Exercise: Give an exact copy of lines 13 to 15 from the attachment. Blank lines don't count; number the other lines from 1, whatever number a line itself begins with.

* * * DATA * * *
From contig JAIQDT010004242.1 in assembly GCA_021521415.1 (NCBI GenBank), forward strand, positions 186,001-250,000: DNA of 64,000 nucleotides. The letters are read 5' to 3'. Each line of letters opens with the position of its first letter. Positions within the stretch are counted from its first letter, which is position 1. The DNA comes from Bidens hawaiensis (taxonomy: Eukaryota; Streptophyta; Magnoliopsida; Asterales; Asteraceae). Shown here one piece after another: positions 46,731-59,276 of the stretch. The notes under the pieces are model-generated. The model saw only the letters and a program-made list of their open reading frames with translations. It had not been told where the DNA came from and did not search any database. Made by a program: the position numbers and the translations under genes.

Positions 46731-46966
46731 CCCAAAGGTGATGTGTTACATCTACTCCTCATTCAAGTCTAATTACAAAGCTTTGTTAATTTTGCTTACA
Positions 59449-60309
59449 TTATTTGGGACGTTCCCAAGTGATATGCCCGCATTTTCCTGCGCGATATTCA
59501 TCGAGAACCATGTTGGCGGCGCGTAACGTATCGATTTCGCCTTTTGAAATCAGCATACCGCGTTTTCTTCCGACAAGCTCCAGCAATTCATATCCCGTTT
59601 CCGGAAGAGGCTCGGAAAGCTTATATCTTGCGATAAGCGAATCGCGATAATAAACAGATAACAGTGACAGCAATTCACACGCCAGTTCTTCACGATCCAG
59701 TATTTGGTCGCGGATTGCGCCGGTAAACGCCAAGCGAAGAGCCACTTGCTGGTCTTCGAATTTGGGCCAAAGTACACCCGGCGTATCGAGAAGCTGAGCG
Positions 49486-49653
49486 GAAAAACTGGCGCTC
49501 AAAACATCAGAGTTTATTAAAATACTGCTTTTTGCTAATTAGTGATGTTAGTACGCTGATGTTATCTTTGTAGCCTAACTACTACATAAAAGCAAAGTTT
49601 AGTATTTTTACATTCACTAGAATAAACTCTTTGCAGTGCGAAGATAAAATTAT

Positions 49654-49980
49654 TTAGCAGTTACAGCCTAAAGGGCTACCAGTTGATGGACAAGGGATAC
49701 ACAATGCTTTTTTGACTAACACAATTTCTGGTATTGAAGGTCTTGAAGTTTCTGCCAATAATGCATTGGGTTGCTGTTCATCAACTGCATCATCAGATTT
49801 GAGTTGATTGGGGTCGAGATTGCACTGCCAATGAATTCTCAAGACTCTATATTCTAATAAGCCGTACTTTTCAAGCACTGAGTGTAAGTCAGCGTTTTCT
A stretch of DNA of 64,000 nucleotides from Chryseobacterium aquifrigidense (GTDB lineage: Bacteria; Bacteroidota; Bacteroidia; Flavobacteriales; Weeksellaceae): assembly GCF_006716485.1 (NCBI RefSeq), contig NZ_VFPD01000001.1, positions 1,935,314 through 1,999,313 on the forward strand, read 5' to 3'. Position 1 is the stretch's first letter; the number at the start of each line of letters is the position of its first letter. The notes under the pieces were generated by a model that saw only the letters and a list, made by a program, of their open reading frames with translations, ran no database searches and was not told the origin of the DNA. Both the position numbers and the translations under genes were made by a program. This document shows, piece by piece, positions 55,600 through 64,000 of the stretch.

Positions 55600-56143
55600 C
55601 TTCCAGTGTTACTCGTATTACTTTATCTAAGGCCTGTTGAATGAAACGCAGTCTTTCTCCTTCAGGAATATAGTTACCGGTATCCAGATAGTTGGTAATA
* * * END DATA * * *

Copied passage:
Positions 49654-49980
49654 TTAGCAGTTACAGCCTAAAGGGCTACCAGTTGATGGACAAGGGATAC
49701 ACAATGCTTTTTTGACTAACACAATTTCTGGTATTGAAGGTCTTGAAGTTTCTGCCAATAATGCATTGGGTTGCTGTTCATCAACTGCATCATCAGATTT